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Driving Cancer Tumorigenesis and Metastasis Through UPR Signaling

Abstract : In the tumor microenvironment, cancer cells encounter both external and internal factors that can lead to the accumulation of improperly folded proteins in the Endoplasmic Reticulum (ER) lumen, thus causing ER stress. When this happens, an adaptive mechanism named the Unfolded Protein Response (UPR) is triggered to help the cell cope with this change and restore protein homeostasis in the ER. Sequentially, one would expect that the activation of the three UPR branches, driven namely by IRE1, PERK, and ATF6, are crucial for the adaptation of cancer cells to the changing environment and thus for their survival and further propagation. Indeed, in the last few years, an increasing amount of studies has shown the implication of UPR signaling in different aspects of carcinogenesis and tumor progression. Features such as sustaining proliferation and resistance to cell death, genomic instability, altered metabolism, increased inflammation and tumor-immune infiltration, invasion and metastasis, and angiogenesis, defined as "the hallmarks of cancer", can be regulated by the UPR machinery. At the same time, new potential therapeutic interventions applicable to different kinds of cancers are being revealed. In order to describe the emerging role of UPR in cancer biology, these are the points that will be discussed in this chapter.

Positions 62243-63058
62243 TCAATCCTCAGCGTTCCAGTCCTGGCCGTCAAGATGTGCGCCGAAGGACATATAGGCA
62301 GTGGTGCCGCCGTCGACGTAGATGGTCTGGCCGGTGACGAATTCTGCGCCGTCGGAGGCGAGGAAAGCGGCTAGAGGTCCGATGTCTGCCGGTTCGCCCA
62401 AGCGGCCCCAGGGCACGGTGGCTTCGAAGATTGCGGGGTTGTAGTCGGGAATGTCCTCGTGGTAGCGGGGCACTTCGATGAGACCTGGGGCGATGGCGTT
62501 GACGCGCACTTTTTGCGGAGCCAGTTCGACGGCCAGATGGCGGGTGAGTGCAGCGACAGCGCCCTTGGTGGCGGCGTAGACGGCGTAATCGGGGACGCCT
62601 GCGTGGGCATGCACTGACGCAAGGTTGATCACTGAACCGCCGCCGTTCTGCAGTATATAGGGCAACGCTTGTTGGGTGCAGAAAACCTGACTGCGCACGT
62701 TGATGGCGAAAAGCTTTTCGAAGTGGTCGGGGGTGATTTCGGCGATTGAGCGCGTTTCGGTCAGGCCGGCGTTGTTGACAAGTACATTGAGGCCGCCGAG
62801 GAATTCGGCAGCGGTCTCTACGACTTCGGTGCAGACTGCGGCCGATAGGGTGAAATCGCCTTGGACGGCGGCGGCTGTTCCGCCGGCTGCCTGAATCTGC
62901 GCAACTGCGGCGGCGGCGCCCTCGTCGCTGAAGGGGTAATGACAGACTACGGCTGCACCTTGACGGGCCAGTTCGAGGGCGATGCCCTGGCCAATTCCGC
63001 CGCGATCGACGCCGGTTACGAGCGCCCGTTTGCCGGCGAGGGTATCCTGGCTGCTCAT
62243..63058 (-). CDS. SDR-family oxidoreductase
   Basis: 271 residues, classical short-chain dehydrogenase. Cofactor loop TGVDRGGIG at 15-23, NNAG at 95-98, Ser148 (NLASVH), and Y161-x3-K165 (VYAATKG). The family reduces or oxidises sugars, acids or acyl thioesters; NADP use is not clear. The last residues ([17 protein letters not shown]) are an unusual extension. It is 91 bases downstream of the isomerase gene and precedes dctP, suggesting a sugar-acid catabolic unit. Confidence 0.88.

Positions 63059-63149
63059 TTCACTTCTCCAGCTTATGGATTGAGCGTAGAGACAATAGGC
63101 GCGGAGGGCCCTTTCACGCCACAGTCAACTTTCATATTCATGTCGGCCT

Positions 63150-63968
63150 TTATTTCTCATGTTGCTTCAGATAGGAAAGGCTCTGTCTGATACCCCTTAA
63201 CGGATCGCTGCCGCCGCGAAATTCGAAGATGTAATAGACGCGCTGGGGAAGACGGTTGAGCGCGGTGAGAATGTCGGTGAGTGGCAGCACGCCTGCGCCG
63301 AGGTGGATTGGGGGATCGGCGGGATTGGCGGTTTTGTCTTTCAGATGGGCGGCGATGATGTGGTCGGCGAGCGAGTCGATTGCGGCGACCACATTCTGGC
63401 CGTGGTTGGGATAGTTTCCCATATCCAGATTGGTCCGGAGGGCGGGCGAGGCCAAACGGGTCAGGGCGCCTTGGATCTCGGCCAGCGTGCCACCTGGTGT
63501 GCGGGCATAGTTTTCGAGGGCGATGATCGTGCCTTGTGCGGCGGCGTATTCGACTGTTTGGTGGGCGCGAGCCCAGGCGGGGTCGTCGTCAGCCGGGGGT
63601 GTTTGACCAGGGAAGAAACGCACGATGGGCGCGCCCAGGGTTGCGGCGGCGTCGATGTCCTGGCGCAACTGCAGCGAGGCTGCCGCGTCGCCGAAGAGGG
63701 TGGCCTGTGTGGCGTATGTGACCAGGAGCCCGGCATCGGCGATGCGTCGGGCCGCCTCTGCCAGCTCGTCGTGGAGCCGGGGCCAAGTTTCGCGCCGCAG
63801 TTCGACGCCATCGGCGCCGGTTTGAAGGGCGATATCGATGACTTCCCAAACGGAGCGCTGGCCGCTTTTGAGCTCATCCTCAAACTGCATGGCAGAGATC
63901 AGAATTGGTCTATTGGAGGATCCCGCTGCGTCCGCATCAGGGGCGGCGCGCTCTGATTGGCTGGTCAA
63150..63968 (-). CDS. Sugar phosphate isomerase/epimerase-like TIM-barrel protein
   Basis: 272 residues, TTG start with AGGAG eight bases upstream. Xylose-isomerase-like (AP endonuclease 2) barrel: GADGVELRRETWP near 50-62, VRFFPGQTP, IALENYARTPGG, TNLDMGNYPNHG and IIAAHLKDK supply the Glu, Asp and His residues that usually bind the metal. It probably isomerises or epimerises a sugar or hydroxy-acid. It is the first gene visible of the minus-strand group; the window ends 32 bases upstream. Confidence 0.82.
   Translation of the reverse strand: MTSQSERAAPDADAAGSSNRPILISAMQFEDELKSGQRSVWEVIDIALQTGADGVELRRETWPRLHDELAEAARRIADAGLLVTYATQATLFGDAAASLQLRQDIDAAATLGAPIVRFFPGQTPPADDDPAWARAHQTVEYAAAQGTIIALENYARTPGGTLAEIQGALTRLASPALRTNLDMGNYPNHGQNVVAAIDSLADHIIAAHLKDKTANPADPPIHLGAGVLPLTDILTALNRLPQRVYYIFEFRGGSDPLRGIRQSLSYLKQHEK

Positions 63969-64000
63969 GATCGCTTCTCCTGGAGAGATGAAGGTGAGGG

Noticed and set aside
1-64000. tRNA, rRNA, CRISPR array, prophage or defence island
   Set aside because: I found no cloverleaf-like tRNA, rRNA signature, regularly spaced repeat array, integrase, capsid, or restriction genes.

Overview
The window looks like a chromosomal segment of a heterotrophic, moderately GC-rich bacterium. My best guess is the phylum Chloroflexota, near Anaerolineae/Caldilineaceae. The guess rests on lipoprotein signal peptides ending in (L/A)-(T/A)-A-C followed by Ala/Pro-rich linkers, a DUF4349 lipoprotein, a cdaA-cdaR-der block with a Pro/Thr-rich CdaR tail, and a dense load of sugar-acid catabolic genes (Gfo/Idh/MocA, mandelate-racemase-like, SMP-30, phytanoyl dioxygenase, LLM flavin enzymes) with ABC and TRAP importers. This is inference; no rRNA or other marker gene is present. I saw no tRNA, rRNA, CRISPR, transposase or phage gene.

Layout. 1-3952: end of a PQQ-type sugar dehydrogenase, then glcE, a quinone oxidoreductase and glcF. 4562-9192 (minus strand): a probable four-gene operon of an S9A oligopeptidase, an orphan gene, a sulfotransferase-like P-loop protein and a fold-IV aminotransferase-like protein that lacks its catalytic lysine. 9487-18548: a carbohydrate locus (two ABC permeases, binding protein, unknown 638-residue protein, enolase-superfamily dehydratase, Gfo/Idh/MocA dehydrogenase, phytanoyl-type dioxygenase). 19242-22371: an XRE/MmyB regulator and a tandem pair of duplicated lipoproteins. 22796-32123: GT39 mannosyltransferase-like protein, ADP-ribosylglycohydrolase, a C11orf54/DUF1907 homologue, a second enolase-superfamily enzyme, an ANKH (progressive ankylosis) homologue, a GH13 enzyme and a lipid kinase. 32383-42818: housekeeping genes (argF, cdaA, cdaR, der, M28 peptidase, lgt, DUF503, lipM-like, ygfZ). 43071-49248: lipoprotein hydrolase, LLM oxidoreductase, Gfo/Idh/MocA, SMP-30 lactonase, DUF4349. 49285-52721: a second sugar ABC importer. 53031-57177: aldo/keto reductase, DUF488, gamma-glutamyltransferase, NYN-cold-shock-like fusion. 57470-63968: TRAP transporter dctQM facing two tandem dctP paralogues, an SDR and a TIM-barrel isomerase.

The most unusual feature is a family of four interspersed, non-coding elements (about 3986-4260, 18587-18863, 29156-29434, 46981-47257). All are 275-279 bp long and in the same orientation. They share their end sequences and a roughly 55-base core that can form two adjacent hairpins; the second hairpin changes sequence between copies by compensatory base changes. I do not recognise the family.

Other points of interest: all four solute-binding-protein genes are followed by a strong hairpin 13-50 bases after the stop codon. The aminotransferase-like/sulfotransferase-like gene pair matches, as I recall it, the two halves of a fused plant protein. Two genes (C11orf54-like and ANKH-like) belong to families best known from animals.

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Contributor : Laurent Jonchère Connect in order to contact the contributor
Submitted on : Tuesday, June 5, 2018 - 3:36:23 PM
Last modification on : Wednesday, March 30, 2022 - 2:39:06 PM



Alexandra Papaioannou, Eric Chevet. Driving Cancer Tumorigenesis and Metastasis Through UPR Signaling. Current Topics in Microbiology and Immunology, 2018, 414, pp.159-192. ⟨10.1007/82_2017_36⟩. ⟨hal-01808305⟩



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